It seems usefull. network control and monitoring of your printer. Anyone try it?
Yup! It works well. I really liked the built in timelapse functions. A couple months ago it struggled loading 30MB or higher gcode files, but recent releases are supposed to have improved it. It ran rather well other than that on the Raspberry Pi. I would recommend giving it a shot!
Time lapse…as in video?
I know it can interface with a webcam, but if you can automatically save the video as a time lapse, that is great.
I’ve been using OctoPrint with my TAZ for a week or so now. It works really well running on my Raspberry Pi (it’s even the 256MB one and not the larger Pi). The timelapse feature is really nice. I found the timelapse was really grainy due to the ultra high video compression that is on by default. If you’re interested in that feature, try setting the video bitrate to 10K instead of 5K (default) - I’ve even run it at 20K with great results. I also set my timelapse interval to take a shot every 2 seconds. For a 4-5 hour print, that results in a 70MB or so timelapse with pretty great quality.
The only Issue I’ve had (other than the slow upload of large files with older versions like Orias mentioned) is that OctoPrint can’t let you download very large timelapses. For some reason, trying to download a 70MB or so timelapse endes up causing all of the free RAM on the Pi to be exhaused which in turn forced the Linux kernel to kill the Python interpreter and that kills OctoPrint. If that happens while you’re in the middle of a print or while you’re heating the hotend or the bed, whatever was heating/heated will stay heated since the printer didn’t get a command to stop. You just have to reboot the Pi or manually restart OctoPrint if that happens, but if course you’ll lose your print if it’s actually in progress when this happens.
OctoPrint is really great software though - it’s excellent for checking on the progress of your print from an iPhone or iPad. I just picked up my Google Glass this weekend and plan to try to integrate some type of OctoPrint monitoring with Glass in the next month or so since it’s been so useful with my iPhone.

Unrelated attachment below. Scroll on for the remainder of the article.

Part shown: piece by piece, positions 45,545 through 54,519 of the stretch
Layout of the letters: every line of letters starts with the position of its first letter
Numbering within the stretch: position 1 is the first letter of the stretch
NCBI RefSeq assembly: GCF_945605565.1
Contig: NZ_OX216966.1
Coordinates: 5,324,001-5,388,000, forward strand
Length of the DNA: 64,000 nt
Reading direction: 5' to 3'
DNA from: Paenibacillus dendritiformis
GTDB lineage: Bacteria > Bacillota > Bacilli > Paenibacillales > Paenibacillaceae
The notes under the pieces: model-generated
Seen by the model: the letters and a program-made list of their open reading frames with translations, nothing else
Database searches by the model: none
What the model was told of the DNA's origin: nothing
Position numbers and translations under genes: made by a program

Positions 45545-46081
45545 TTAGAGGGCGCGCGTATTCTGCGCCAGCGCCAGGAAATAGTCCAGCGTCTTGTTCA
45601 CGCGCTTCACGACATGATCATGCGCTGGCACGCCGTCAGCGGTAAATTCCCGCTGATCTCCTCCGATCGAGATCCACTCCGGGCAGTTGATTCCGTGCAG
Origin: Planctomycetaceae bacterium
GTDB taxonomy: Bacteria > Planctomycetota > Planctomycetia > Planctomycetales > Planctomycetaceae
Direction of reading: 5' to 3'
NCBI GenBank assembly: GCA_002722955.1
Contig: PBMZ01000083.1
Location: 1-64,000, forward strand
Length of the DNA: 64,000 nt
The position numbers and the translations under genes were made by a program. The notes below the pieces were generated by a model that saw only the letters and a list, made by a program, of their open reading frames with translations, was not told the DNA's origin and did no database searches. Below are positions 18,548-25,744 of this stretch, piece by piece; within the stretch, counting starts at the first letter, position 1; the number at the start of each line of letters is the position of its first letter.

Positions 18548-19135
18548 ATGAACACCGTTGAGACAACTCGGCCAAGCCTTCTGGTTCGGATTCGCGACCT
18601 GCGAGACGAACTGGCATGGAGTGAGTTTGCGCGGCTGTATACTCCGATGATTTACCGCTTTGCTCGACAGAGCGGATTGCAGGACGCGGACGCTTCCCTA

Not the normal case, but I was able to get it working on a Windows 7 laptop. It’s really fast and doesn’t seem to have the limited resource issues. I might get a Pi to run it on later.
The python command to create the timelapse doesn’t work automatically, which is annoying, but you can always run the command in a console. Haven’t had the time to look into what’s causing the issue.
It’s really nice to be able to check on it remotely.
I haven’t tried it yet because I don’t use raspberry pi, but this would make a great application for android.
It’s really nice to be able to pop open your browser on your phone or tablet and start a print/view it. I ran into trouble getting it to accept uploads from mobile devices unfortunately, using the stock Android browser and Chrome. I have not tried Firefox yet. Repetier Server behaves the same.
I am having issues on my new taz 5 where the file wont start printing… If i try to upload from SD and start to print via octoprint (the only way to get timelapse to work is to have OP know when the z level raises) it never starts printing.
So i load it, it says it starts and the timer starts, but it never starts printing.
Any idea why that may be?
I have not used octoprint yet, but I have had pretty good results using the software from astroprint on a pi2. it also has a rime laps feature but I have not had a chance to try it out yet since I have not been able to hook it up to the Internet at my school. I just hook up to the wifi hotspot created by the astrobox and send the files to be stored locally on the raspberry pi.
I usually stream prints from Octoprint rather than uploading to the SD. Does the uploaded file start from the LCD? If not, it could be something in your slicing software…
chen, how do you stream to octoprint? i exclusively use S3D
I slice with S3D then drag and drop the gcode to Octoprint… no direct interface between S3D and Octoprint.
In S3D I tick the “Wait for hotend temperature to stabilize before beginning build” option on the Temp/Primary Extruder tab. Then in Octoprint I setup a “Before the print job starts” script to heat the bed to 50C and use the “Autoselect Last Upload” plugin. So after dragging and dropping the gcode, I just hit “Print”. When the bed reaches 50C, hotend starts to heat up to 245. Bed is at 98C-ish when hotend reaches 245C. Hotend homes XYZ and then starts the brim / skirt to prime the hotend (I try to pick enough skirt for at least 30mm before actual print starts).